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9/18/2008
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Interop: Green Strategies Needed For Storage

Storage industry leaders call for metrics and best practices for businesses to use to cut down on storage energy costs, similar to what the Green Grid has begun doing for data centers.

Energy costs over the lifetime of storage devices have likely overtaken the initial price of that storage, SW Worth, senior standards program manager in Microsoft's storage solutions division and a member of the board of directors of the Storage Networking Industry Association, said Thursday at Interop New York.

According to Worth, Dell estimates that between 30 and 40% of its IT-related energy costs come from storage, while Worth himself wrote in a presentation that a good rule of thumb would be something more like 20%. With that in mind, SNIA is working to come up with metrics and best practices for businesses to use to cut down on storage energy costs, similar to what the Green Grid has begun doing for data centers.

SNIA has held a series of three events it calls "Unplugfests," the most recent this week, to do things like figure out how much storage arrays cost to run when they're idle. The results of those events will be released in the next few months, but Worth reports the industry association is already making surprising preliminary findings, such as the fact that storage arrays use more than 80% of their peak power even when idle.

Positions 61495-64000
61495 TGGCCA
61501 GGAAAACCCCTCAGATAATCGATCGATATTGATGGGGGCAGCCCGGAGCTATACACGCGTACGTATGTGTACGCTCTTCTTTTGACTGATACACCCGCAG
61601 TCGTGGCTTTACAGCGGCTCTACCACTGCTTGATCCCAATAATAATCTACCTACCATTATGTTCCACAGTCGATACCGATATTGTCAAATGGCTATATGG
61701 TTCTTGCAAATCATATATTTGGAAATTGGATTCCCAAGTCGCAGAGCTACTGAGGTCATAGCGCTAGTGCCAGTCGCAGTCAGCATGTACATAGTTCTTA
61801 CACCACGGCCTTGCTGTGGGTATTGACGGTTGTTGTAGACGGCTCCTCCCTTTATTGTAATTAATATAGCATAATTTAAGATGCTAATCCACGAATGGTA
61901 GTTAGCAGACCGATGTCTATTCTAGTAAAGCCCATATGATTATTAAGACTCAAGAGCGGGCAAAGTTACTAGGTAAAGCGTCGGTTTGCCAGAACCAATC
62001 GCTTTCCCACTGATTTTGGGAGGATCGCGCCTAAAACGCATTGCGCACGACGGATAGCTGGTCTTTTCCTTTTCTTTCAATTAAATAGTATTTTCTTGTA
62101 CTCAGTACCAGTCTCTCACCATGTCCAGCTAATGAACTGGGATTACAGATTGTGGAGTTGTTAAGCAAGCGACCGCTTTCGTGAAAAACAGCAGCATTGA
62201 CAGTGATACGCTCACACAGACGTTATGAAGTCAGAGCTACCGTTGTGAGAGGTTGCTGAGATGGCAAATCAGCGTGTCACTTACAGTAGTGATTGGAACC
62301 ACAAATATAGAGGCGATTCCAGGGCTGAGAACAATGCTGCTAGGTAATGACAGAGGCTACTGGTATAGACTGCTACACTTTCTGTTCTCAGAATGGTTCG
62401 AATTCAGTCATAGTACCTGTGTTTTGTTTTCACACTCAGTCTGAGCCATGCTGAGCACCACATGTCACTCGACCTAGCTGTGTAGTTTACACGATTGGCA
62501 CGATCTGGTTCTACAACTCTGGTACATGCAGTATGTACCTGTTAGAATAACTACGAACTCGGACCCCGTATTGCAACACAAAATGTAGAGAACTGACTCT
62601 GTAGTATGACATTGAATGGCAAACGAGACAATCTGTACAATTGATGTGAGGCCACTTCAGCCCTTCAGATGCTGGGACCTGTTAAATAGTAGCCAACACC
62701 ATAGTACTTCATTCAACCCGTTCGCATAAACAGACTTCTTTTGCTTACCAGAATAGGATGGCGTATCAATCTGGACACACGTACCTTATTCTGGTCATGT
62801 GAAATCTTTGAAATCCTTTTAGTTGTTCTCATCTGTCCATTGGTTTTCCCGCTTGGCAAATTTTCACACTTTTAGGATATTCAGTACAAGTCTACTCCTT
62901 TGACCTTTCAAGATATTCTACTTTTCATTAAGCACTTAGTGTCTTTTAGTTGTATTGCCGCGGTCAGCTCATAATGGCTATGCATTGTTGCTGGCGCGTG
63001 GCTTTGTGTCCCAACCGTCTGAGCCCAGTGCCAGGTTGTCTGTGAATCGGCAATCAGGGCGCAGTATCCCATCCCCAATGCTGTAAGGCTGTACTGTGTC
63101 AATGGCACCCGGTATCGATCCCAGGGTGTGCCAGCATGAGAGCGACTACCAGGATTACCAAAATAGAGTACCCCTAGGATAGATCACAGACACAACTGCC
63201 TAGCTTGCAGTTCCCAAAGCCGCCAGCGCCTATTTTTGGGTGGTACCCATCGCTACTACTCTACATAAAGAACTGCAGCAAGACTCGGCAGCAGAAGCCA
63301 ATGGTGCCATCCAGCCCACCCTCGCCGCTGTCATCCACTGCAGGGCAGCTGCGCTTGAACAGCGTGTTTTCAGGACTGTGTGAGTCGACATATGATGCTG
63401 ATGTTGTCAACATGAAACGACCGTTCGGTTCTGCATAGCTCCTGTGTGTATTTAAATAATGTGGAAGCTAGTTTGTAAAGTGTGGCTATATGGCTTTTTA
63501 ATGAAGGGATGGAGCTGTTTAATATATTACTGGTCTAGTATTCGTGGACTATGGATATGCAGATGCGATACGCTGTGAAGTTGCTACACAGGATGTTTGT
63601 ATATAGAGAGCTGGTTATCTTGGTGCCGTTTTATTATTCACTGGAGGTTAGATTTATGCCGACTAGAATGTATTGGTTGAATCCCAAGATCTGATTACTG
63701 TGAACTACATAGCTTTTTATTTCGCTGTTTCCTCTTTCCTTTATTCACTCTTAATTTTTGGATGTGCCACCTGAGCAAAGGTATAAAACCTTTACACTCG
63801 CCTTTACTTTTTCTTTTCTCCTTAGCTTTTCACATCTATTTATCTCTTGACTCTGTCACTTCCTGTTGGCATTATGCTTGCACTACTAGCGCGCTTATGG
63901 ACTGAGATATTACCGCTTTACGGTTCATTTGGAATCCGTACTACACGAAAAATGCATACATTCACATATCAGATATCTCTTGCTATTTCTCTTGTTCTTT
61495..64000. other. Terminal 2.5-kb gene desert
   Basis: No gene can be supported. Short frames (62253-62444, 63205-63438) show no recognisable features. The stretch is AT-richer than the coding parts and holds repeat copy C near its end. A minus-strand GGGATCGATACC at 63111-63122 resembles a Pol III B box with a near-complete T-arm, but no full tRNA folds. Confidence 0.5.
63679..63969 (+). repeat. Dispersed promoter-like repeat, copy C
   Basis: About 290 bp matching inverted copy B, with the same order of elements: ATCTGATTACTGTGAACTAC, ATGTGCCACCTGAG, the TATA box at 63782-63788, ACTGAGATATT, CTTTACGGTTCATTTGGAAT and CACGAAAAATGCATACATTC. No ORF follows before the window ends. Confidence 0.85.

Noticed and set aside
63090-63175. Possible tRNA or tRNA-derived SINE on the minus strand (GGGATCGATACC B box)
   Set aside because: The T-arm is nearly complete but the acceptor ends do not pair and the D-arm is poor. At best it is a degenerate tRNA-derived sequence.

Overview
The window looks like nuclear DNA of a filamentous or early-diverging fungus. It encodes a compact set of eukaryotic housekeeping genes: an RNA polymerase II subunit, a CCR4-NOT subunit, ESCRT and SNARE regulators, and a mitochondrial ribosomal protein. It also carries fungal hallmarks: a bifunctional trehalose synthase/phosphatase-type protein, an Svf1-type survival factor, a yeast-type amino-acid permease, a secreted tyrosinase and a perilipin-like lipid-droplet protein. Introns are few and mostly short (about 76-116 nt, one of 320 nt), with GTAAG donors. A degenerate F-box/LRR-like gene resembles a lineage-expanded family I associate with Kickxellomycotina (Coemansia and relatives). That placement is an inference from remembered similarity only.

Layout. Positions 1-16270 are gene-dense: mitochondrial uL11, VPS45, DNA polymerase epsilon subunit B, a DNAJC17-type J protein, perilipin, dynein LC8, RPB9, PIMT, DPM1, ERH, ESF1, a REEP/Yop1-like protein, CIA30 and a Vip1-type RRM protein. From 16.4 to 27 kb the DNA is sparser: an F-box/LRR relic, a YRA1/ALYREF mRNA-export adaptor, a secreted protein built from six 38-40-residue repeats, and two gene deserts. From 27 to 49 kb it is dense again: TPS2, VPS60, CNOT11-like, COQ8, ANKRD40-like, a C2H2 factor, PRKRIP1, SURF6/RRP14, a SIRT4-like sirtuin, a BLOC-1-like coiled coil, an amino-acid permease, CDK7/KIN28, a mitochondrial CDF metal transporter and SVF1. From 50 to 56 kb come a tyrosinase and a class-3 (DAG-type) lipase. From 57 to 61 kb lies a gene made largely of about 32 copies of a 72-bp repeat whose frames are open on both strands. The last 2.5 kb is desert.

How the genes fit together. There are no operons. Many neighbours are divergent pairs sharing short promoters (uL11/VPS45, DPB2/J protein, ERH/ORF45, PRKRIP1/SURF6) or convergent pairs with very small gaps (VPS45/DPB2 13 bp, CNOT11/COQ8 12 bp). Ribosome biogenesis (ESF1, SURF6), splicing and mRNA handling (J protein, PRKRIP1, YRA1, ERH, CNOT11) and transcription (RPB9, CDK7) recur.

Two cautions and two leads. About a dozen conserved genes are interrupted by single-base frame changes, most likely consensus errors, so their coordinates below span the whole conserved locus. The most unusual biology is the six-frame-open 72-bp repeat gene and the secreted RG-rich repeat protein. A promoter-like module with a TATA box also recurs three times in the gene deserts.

There are a number of steps companies can take to cut down on storage energy costs, Worth said. For example, they could opt for solid state storage in some areas because operational costs for solid state disks are so low. Companies can also buy slower disks wherever latency isn't an issue, make sure to use appropriate RAID levels and of course, consolidate storage so that fewer devices are running.

Many factors influence how green the storage actually is, Worth said. He added that even the file system that a company chooses to use could influence power costs for storage by as much as 10%.

Green storage has grown a significantly as a topic of interest in the last year or two, Worth said. Worth gave his first talk on green storage 1 1/2 years ago, and next month there will be four tutorial sessions at Storage Networking World on the topic.

Even the government will likely get into the act soon. The Environmental Protection Agency will soon put out Energy Star recommendations for data center equipment, and storage will eventually be one of their targets, though it will specifically be excluded from the first round of standards recommendations.

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